The Historic American Nation

We all know the story.

In 1492, Columbus discovered the New World. By the seventeenth century, British North America had become a refuge for Englishmen fleeing religious persecution and tyrannical government, where colonists like the Pilgrims and the Puritans sought to create a wholly new society, a “City on a Hill,” serving as a beacon of liberty in a world of monarchical absolutism. In the late eighteenth century, the tyranny of King George III became intolerable and the colonists bound together to throw off the yoke of British oppression, rallying around the Declaration of Independence and its proclamation of inalienable rights to life, liberty, and the pursuit of happiness. Upon attaining independence, the United States of America became the first country in the history of the world to be dedicated wholly to liberty and opportunity, irrespective of religious creed or national origin. At first these rights were unfortunately restricted to landowning white males, but over the years this circle of rights was gradually, inevitably expanded; a terrible civil war even had to be fought in order to secure these liberties for all. By the twentieth century America had become a refuge for the world’s oppressed and defender of democracy and freedom across the globe. There is still much work to be done at home, of course, as the promise of American liberty and equality has still not been fulfilled, but its ideals are surely the noblest to have ever been proclaimed on Earth.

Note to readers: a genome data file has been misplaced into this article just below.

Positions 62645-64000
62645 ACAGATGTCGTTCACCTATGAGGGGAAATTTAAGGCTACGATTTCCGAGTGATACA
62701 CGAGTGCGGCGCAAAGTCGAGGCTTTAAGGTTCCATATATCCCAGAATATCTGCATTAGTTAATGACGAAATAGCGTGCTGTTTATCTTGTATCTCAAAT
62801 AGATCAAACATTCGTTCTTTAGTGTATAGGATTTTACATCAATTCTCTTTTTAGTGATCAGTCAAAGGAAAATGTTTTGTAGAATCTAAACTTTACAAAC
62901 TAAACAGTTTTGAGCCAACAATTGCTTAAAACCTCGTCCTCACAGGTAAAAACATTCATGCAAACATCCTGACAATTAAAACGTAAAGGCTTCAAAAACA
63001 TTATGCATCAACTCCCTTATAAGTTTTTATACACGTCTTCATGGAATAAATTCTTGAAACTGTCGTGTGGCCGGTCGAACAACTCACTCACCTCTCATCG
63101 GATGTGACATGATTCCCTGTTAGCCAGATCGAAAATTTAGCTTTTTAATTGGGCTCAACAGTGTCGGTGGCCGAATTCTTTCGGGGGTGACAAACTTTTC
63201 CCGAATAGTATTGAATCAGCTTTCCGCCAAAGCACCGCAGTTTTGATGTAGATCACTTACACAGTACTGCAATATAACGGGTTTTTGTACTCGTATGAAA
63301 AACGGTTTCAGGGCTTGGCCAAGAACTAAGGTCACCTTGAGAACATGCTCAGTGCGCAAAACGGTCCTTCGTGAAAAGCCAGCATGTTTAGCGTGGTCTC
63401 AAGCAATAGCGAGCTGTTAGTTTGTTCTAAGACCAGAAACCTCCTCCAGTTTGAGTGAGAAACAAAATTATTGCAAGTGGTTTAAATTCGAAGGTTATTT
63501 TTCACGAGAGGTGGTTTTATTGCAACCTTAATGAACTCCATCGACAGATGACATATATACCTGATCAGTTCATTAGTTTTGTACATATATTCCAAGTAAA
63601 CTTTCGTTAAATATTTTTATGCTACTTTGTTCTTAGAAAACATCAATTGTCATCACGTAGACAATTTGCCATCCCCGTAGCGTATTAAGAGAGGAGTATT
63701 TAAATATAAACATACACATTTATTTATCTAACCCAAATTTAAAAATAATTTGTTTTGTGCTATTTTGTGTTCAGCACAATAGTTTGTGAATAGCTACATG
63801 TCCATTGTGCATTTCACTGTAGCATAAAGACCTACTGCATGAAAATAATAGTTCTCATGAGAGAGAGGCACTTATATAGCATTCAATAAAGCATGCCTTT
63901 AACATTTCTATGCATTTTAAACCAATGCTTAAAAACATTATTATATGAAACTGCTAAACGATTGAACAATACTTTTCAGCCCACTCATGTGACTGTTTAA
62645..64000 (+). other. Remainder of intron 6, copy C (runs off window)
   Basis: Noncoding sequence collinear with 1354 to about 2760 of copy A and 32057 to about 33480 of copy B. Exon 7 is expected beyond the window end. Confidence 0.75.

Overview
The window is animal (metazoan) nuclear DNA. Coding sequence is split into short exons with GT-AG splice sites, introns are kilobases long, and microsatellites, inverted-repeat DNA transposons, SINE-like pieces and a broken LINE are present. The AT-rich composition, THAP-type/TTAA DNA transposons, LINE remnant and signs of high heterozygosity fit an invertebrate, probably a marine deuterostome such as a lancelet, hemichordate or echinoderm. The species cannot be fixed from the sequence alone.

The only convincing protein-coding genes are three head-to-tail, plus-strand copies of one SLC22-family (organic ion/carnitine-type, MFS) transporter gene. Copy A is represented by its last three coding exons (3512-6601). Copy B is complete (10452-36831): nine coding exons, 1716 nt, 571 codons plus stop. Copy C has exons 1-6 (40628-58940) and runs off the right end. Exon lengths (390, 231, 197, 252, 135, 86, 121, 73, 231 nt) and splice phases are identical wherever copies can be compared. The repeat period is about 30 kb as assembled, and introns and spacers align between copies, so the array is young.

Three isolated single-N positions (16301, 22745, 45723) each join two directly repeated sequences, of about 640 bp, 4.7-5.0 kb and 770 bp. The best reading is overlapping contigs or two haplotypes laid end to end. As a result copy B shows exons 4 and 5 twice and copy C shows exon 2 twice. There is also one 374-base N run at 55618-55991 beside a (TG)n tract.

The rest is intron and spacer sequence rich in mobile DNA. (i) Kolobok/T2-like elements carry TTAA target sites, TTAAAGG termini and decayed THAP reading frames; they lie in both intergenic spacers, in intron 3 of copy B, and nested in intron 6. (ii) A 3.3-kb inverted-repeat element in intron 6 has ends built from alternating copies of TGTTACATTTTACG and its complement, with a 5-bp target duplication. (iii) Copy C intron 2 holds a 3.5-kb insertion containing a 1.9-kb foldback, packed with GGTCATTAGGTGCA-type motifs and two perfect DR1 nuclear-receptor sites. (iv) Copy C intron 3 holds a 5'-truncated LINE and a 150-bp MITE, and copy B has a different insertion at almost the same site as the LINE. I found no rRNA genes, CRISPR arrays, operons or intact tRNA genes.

This is the textbook interpretation of American history, memorized by schoolchildren and promulgated by civil proclamations from Maine to California. Different aspects of this story have been emphasized at one time or another – nowadays the emphasis is on the unfulfilled promise of American egalitarianism, for instance – but the creed remains the dominant one.

And as every reactionary knows, it is hopelessly incomplete.

In order to grasp how this came to pass, I shall take it as a axiom that America is an empire. Not simply with reference to its foreign adventures, either. Merely restricting ourselves to the territory between the Atlantic to the Pacific, the American mainland is comprised of many groups who are not in it by choice – Indians, Africans, Southerners – plus many who came here not out of attachment to the nation itself but for the opportunities, liberty, and safety it provided. The version of the American story described above is the one that has been propagated for 150 years by the northeastern elite, apostates from their ancestral Puritan religion who converted in latter days to progressive humanitarianism and neoliberal capitalism. The textbook story is therefore the self-congratulatory myth of the Yankee, who benefits the most economically and personally from the empire and has an interest in downplaying its essentially hostile nature. History is written by the winners, and their success at disseminating it is only further evidence of their power.